Orthopedic 3D printing

3D printers aren’t just good for printing prototypes or, in extremely large cases, building whole bridges or houses. Because the list of things that can be put into a 3D printer is quite possibly only limited by our imagination, what can be printed with it is equally unlimited.

Great advances have been made in 3D printing in the medical field. Originally used in the early 2000s to print dental implants and custom prosthetics in plastic or similar materials, such printers are now used to print everything from tissues, organs and bones to the means of drug delivery.

A 3D-printed ear using the patient’s own cells

In a historic first, a 20-year-old woman in the United States received a new ear printed from her own cells. 3DBio Therapeutics – a regenerative medicine company – conducted this first-of-its-kind clinical trial, creating an ear transplant for the patient made by taking about half a gram of cartilage cells from her one complete ear, reproducing the cells billions of times in a lab, and then inserting the cells into a 3D bio printer to print a mirror image of her healthy ear. Because it is made from her own cells, there is little chance her body will reject it.

Ear before and after implant
Source: 3DBio Therapeutics

The company hopes to use this procedure to treat people with microtia, a rare congenital condition in which one or both outer ears are absent or incompletely formed. Microtia affects approximately 1,500 babies born in the US annually.

Current approaches take cartilage from a person’s ribs, which is extremely painful and invasive, or use porous polyethylene implants.

“This is a truly historic moment for patients with microtia and, more broadly, for the regenerative medicine field as we are beginning to demonstrate the real-world application of next-generation tissue engineering technology. It is the culmination of more than seven years of our company’s focused efforts to develop a uniquely differentiated technology platform meeting the FDA’s requirements for therapeutic manufacturing of reconstructive implants,” said Dr. Daniel Cohen, the company’s CEO and co-founder.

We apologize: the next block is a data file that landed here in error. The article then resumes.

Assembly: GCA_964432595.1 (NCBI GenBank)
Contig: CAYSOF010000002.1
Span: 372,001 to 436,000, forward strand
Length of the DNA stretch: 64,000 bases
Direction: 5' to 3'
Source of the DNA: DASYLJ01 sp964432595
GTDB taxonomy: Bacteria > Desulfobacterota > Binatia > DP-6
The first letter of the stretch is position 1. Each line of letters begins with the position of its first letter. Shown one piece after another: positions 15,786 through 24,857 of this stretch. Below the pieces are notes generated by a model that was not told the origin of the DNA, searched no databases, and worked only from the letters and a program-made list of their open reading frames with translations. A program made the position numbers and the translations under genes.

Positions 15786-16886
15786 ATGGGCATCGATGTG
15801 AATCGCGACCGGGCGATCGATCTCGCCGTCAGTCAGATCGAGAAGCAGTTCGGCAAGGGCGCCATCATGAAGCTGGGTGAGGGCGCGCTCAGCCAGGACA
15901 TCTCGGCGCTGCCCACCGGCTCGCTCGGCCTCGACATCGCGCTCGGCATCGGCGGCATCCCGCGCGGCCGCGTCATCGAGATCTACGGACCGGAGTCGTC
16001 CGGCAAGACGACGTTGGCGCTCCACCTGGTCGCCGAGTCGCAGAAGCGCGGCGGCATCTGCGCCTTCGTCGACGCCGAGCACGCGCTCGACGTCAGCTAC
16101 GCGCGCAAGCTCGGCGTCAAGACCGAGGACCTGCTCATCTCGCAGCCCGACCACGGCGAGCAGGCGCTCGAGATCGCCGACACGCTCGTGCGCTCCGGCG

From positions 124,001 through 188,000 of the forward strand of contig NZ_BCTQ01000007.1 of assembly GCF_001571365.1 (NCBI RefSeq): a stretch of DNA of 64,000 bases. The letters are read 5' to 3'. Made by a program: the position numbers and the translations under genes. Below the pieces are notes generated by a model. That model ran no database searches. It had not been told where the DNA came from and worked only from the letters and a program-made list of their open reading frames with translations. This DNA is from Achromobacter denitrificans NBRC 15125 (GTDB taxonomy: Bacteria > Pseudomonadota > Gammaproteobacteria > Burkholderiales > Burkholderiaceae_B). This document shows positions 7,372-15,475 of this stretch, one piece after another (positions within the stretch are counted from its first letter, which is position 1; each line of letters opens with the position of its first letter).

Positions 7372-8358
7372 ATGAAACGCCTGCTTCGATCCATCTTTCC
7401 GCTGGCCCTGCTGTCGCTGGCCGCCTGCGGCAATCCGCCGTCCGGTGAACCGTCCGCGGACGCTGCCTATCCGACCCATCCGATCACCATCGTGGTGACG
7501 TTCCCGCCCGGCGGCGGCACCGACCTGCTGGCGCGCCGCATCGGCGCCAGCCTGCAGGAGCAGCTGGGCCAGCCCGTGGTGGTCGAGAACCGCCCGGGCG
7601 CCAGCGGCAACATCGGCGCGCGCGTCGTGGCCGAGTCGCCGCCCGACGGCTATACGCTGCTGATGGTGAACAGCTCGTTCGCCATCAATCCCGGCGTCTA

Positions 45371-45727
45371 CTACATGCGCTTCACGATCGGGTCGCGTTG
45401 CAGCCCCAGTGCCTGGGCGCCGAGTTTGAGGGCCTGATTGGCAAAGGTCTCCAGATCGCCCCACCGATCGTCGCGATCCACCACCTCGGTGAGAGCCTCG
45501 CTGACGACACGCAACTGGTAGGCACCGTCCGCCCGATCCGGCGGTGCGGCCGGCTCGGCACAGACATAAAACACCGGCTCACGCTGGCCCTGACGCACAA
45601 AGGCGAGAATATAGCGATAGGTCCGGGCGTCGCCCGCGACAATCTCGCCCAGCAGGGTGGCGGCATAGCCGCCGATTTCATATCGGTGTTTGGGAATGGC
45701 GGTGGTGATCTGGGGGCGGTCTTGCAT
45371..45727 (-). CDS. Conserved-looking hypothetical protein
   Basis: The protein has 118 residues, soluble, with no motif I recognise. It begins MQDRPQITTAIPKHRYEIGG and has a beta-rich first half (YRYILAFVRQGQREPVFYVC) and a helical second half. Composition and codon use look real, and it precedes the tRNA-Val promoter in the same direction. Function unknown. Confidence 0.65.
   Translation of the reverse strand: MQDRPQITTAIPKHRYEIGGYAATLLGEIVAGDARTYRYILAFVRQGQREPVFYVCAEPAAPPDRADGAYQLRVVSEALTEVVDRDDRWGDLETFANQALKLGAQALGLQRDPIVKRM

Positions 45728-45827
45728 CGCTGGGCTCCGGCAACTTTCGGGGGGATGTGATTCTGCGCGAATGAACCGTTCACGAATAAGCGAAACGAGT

This new procedure will help patients grow in confidence and self-esteem, and the cells themselves will continue to grow as well, regenerating cartilage as a normal ear does.

The company created the first 3D-bioprinted living tissue implant, and all of the processes and engineering solutions required to support the technology platform.

With 3D printing, customized prosthetics are being made to suit the wearer. This is particularly beneficial for children, who quickly outgrow their prosthetic limbs. The printing speeds up the process considerably, and creates cheaper products that offer patients the same functionality as traditionally manufactured prosthetics. This all opens up huge opportunity. As pointed out by Medical Device Network, the technology “could be used to replace human organ transplants, speed up surgical procedures, produce cheaper versions of required surgical tools, and improve the lives of those reliant on prosthetic limbs.”

Featured photo: Orthopaedics Photo by Tom Claes on Unsplash

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